4) Don’t Just Let Your Kitten Bite

The more you let them do it, the more they will do it. Plain and simple.

Make sure every person in the household is on the same page. This is very important. No teasing or playing with hands.

If You Keep Doing These Things…

So, here’s the thing. When you let, or even encourage a kitten to play with your hands, feet, etc, you are setting them up for failure, and you’re setting yourself up for pain. You are essentially training them to bite you, then you’re angry at them buuuuut… Let’s be honest, is it really their fault?


This doesn’t mean that they’ll stop biting you immediately. This is a gradual process, and kittens just go through a phase of biting. But it’s how you react that dictates their future behavior.

So, You Know What Not To Do. What The Heck Do You Do?

1) Go Limp

If you try to pull your hand away, they will typically just latch on harder (just like they would if their prey was trying to get away from them.) If you just let your hand go limp, they’re likely to loosen their grip a bit, and you can quickly pull it away.

2) Make An “I’m In Pain!” Sound

Don’t yell or get angry, just make a high pitched “oww!” or “yeoww!” sound as soon as they bite you. Timing is very important. This is just meant to startle them, and help them associate the sound with the bite.

3) Either Redirect to a Toy, or Walk Away (or Both!)

Redirecting is when you change the focus of the biting behavior from your hand (or whatever they’re gnawing on!) to a toy. This is highly effective, and teaches your kitten that the toy is the the appropriate outlet for biting, not you.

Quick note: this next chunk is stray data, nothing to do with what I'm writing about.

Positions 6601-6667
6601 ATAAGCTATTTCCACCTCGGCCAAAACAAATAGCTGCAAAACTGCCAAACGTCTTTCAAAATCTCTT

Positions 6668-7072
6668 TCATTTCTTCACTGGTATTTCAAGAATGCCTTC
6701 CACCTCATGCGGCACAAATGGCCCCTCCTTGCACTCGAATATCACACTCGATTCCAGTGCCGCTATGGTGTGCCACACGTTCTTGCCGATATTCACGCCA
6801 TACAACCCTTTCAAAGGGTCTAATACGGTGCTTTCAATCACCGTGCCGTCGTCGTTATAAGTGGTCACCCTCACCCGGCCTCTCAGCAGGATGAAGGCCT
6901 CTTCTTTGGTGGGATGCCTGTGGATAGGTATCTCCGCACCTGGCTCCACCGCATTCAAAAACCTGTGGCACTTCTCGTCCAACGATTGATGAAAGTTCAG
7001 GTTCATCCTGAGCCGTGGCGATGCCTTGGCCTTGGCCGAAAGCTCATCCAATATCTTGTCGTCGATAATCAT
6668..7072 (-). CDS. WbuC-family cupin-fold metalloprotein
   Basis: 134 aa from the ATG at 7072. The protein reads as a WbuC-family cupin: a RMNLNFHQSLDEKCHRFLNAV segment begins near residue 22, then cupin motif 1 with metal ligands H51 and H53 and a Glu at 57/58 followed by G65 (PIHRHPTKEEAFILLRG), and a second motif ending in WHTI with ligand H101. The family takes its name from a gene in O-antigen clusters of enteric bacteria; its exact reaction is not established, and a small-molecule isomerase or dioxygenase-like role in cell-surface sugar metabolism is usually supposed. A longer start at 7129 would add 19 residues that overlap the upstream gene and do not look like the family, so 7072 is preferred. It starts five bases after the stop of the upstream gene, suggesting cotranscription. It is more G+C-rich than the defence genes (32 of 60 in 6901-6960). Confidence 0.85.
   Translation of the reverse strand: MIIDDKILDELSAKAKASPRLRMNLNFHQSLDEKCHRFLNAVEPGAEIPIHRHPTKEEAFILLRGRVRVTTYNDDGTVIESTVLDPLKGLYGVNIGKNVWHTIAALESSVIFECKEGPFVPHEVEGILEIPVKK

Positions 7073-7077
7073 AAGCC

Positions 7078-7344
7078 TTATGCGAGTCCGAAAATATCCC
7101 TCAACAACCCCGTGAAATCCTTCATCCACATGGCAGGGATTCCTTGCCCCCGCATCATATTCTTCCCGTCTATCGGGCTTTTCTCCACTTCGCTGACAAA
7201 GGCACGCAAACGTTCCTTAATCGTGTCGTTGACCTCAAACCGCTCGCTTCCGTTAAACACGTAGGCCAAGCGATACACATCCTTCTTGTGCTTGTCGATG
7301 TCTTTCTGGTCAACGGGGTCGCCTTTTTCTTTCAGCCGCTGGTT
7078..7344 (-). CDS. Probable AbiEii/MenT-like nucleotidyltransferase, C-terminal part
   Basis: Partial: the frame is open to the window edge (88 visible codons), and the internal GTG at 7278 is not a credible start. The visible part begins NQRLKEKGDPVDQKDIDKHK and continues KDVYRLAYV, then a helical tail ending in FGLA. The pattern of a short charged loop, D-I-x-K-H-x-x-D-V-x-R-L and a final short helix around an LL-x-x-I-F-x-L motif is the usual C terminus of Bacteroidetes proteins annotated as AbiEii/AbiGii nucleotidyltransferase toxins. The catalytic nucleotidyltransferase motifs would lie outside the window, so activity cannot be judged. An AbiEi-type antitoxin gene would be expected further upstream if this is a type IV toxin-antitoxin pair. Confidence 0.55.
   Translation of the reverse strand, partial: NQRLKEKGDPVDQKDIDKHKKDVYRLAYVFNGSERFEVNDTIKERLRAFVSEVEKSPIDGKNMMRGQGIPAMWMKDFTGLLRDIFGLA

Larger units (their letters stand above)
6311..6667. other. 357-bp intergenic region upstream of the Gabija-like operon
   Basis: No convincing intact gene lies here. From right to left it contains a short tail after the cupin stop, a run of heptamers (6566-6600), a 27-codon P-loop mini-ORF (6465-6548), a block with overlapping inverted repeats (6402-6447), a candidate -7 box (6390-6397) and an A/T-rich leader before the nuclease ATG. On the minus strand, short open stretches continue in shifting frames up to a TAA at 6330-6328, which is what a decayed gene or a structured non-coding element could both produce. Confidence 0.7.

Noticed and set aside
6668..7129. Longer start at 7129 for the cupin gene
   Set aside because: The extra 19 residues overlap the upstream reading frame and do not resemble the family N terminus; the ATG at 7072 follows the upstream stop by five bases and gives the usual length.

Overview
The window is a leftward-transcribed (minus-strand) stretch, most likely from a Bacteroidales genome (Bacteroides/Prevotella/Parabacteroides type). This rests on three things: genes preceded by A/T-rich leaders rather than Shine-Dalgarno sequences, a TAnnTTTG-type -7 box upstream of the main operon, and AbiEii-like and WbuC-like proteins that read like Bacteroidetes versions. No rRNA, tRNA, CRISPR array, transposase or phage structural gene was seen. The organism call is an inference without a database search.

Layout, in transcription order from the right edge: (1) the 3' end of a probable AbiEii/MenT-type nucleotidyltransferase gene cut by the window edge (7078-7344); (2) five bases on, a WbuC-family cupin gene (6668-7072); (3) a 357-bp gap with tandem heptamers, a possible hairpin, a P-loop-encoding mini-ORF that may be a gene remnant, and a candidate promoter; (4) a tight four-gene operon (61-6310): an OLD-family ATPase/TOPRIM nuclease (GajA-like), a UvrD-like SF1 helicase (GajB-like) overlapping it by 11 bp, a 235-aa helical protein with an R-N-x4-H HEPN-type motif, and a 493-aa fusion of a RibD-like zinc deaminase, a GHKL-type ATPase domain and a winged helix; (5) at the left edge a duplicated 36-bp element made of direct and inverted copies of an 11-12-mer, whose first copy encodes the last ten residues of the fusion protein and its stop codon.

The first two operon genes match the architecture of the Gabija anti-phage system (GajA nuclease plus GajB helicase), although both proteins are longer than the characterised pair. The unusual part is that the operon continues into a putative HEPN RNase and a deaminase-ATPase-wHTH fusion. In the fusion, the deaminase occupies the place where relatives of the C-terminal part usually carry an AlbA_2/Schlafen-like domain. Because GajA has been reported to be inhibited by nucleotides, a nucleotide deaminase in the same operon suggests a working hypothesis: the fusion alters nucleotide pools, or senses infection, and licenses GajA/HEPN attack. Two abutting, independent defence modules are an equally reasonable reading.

*In the toys section toward the end of this article, I go into detail on how to use specific toys for redirecting biting behaviors.

Walking Away is what mama cat would do when her kitten bites her too hard. She literally just goes “nope”, gets up and walks away. This is an effective way to start to teach your kitten bite inhibition. It sets boundaries, and lets them know it won’t be tolerated. You can do this anytime your kitten starts biting you.

Combine Redirecting and Walking Away: You can really do this in either order. For me, it just depends on whether or not I have a toy close enough by to redirect immediately. If there isn’t a toy within reach, I walk away, go get a toy, and redirect their attention to it.

4) Play With Your Kitten!

Play, play, play!!! Get that energy out in a healthy, and productive way. You can never play with your kitten too much. The best way to play is by using an interactive wand toy. But they also love to chase toys when you throw them. More on this down below!